Posted by Yasmin Hussein on December 22, 2015 in Blog

CRP_copy.jpgThe Syrian refugee crisis saw an increase in media attention in 2015, in part due to statistics that demonstrated the crisis contributed to the largest refugee crisis since World War II. Tragic images of refugees fleeing to Europe struck a chord of compassion in many hearts. Rhetoric seemed to change when politicians began using unwarranted and misguided fear-mongering tactics in the wake of the terrorist attacks in Paris, France. In the United States the dialogue evolved around how many Syrian refugees the U.S. should admit, and the various stages of security screenings they must go through. But in the midst of all of this conversation, there are organizations that are working on the ground in the Middle East to ensure that each refugee does not become “collateral damage” of war and conflict.

The Collateral Repair Project (CRP) is a nonprofit organization based in Amman, Jordan. Started in 2006 by two American women, CRP provides a direct connection between citizens of coalition countries and innocent refugees who are suffering as a consequence of war and turmoil. CRP provides emergency assistance to hundreds of families through food vouchers, in-kind aid and information services. Their low administrative cost of 15% allows them to give back even more to the refugees they serve. They seek to repair some of the damage caused by war and conflict, and foster peace and reconciliation by restoring dignity and community amongst the refugees they serve.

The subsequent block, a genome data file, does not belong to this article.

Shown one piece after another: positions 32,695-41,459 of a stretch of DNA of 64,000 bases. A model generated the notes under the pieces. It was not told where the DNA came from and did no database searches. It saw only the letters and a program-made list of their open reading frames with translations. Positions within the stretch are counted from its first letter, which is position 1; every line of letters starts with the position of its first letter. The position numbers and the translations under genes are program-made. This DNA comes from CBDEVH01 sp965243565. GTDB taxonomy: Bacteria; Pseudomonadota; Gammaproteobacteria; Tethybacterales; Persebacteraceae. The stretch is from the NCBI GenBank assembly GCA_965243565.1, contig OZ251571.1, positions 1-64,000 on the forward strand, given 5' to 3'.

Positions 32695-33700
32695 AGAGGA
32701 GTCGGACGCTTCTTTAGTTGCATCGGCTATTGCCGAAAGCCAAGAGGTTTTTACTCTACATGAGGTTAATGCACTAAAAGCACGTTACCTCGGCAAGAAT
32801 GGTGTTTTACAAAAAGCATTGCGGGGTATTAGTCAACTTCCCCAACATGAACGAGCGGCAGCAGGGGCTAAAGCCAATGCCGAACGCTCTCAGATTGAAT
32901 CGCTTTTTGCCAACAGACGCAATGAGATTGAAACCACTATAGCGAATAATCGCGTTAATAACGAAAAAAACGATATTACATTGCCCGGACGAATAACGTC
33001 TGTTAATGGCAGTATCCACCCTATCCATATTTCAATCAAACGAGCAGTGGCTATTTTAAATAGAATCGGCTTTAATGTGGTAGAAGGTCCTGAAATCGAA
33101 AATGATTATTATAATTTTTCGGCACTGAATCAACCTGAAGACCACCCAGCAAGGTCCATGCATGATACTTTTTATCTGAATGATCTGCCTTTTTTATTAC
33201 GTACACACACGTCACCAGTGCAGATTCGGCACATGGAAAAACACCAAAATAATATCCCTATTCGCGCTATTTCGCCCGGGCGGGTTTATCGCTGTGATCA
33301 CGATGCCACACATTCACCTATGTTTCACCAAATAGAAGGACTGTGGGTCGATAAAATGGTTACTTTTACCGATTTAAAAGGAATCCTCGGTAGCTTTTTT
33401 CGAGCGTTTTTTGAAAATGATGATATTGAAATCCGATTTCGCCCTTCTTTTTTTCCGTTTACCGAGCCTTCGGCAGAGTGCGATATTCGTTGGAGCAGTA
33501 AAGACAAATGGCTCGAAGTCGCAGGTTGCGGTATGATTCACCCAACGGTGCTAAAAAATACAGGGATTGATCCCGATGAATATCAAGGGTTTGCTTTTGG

CRP’s strengths include a wealth of knowledge about the refugee community in East Amman and strong relationships with the beneficiaries they serve. Their community center is a place where many refugees, prohibited by Jordanian law from working, spend their days. Because of this, CRP has cultivated strong grassroots support from beneficiaries, many of whom go on to become volunteers, helping to assist their neighbors to access programs and services.

As we all begin to bundle up and get warm for the winter, hundreds of thousands of Syrian and Iraqi refugees are in need of the same warmth. The Collateral Repair Project intends to provide just that.  Visit their website to learn more about their organization and campaigns.

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